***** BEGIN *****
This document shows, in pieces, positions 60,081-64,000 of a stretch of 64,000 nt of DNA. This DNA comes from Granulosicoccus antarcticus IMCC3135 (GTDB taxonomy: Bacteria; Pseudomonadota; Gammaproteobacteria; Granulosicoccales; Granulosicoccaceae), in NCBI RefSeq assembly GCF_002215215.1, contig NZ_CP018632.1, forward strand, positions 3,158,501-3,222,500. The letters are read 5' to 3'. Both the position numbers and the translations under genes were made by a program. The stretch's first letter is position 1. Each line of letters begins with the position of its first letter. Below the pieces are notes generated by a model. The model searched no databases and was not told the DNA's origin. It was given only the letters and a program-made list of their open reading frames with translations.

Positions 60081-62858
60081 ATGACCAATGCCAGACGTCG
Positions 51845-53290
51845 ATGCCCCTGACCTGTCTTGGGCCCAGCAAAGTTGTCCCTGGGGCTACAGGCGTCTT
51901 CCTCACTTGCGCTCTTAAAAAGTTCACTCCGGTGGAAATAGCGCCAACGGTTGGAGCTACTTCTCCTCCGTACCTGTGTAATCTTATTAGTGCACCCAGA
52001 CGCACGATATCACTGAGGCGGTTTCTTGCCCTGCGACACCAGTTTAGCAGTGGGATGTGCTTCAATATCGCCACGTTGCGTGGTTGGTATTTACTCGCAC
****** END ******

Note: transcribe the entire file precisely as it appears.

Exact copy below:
This document shows, in pieces, positions 60,081-64,000 of a stretch of 64,000 nt of DNA. This DNA comes from Granulosicoccus antarcticus IMCC3135 (GTDB taxonomy: Bacteria; Pseudomonadota; Gammaproteobacteria; Granulosicoccales; Granulosicoccaceae), in NCBI RefSeq assembly GCF_002215215.1, contig NZ_CP018632.1, forward strand, positions 3,158,501-3,222,500. The letters are read 5' to 3'. Both the position numbers and the translations under genes were made by a program. The stretch's first letter is position 1. Each line of letters begins with the position of its first letter. Below the pieces are notes generated by a model. The model searched no databases and was not told the DNA's origin. It was given only the letters and a program-made list of their open reading frames with translations.

Positions 60081-62858
60081 ATGACCAATGCCAGACGTCG
Positions 51845-53290
51845 ATGCCCCTGACCTGTCTTGGGCCCAGCAAAGTTGTCCCTGGGGCTACAGGCGTCTT
51901 CCTCACTTGCGCTCTTAAAAAGTTCACTCCGGTGGAAATAGCGCCAACGGTTGGAGCTACTTCTCCTCCGTACCTGTGTAATCTTATTAGTGCACCCAGA
52001 CGCACGATATCACTGAGGCGGTTTCTTGCCCTGCGACACCAGTTTAGCAGTGGGATGTGCTTCAATATCGCCACGTTGCGTGGTTGGTATTTACTCGCAC